These are certainly austerity measures.  They become unbearable if the farmer cannot get ready and affordable labour; if the Cocoa Mass Spraying delays till capsids and other pests have devoured a third or half of the cocoa fruits; if beneficiaries of the hi-tech services are selected only from the regime party – as it often is the case.

Under John Evans Atta Mills, the Kwesi Ahwoi Agric Ministry set out to erect a few silos at Takyiman and other cereal producing or marketing centres. It turned out to be a colossal failure. Tractors were brought around that same time for mechanization; the scandalous distribution and monopoly effected by some government appointees are only part of our history now. From the time Gladys Asmah was Minister of Fisheries – through the era of Hanny-Sherry Aryeetey – to date, always Government is building fishing landing pads or sites: few remain completed and functional. The use of pair-trawlers, dynamites, powerful lamps and tiny nets for fishing is illegal; many foreigners and our own brethren engage in the illegality with relish and impunity. So, the poor and un-connected farmer and fisher are the butt of all the crimes, fleecing and unfair deals in our farming and fishing industry.

Aren’t the District Enterprises – otherwise referred to as One-District-One-Factory – being championed by the Alan John Kwadwo Kyerematen going to be, by and large, use agricultural products? I confidently say most of them are going to be agro-based. If we build our industries on this wishy-washy agriculture, we are bound to fail. Kutu Acheampong succeeded for a few years in his Operation Feed Yourself. The same I. K. failed in his bid to continue with Operation Feed Your Industries. Why? The OFY lacked medium and long-term (in short, sustainability) planning. Apart from the condemnable lack of commitment from the Atta Mills/Mahama governments to sustain the Cassava Starch Factory, the Kufuor regime that founded the Ayensu project at Bawjiase must share in the blame for failing to ensure raw cassava would be supplied in needed quantities all-year-round. We fail to plan in this country. And, the reverse is true: we plan to fail.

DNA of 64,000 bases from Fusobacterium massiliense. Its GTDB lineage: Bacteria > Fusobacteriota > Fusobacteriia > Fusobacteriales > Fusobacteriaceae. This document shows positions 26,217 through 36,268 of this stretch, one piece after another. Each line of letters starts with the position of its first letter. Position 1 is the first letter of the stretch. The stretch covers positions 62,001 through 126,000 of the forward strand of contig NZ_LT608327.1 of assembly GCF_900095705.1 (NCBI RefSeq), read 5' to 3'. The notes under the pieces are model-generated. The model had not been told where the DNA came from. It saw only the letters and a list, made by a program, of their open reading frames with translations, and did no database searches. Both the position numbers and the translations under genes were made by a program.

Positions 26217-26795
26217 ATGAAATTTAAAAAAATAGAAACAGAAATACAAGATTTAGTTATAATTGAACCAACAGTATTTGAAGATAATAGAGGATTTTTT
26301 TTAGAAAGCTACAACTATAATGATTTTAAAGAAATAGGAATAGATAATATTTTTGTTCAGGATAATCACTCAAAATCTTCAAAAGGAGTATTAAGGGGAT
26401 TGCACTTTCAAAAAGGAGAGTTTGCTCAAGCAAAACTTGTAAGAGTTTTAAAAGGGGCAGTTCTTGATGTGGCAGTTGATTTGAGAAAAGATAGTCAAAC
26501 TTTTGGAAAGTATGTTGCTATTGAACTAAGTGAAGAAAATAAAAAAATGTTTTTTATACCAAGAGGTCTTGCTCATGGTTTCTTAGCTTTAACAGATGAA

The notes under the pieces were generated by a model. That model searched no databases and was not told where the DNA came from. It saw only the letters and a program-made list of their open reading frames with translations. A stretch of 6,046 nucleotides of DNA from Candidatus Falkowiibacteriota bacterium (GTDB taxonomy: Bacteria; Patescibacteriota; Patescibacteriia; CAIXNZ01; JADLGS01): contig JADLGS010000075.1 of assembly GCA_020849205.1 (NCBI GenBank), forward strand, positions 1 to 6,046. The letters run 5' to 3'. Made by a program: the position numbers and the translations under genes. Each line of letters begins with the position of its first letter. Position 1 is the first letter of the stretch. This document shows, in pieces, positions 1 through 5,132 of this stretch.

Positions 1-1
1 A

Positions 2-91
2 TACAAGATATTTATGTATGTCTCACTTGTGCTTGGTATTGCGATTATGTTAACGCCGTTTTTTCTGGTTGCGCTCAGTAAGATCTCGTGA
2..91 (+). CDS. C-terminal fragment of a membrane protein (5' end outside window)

The increasing high crime, street hawking, prostitution and mass unemployment are partly a mark of rebellion against farming that has been turned into punishment in this country. The wanton mowing of cocoa, oil-palm, rubber and other cash crop trees to make way for galamsey is – to some extent – a furious reaction to the unfair treatment of the people who elected to feed our stomachs and industries. Ghana Today is, by no means, endorsing or even justifying prostitution, armed robbery, illicit gold-digging or any crime for that matter; what I am saying is that the frustration in and low returns from farming and fishing make other vocations tempting, if not attractive. Who will reverse this curse?

Whoever will come and make two blades of corn grow where one used to grow; whoever will come and process almost all the cocoa we reap in this country into priceless goods; whoever will come and make the farmer and fisher lead happy and hygienic lives would be worthy of praise than a whole generation of politicians promising and never delivering. (Our Finance Minster, Ken Ofori-Atta, recently told an investors’ forum abroad that – whereas we sell the raw beans for just US$5billion as price-takers; those who buy from us add value and make US$140billion out of it. How do we get out of this pathetic farming situation in Ghana? It takes making good policies. It takes dedicated implementation of the good policies. It takes inspiration and perseverance. Is our government listening?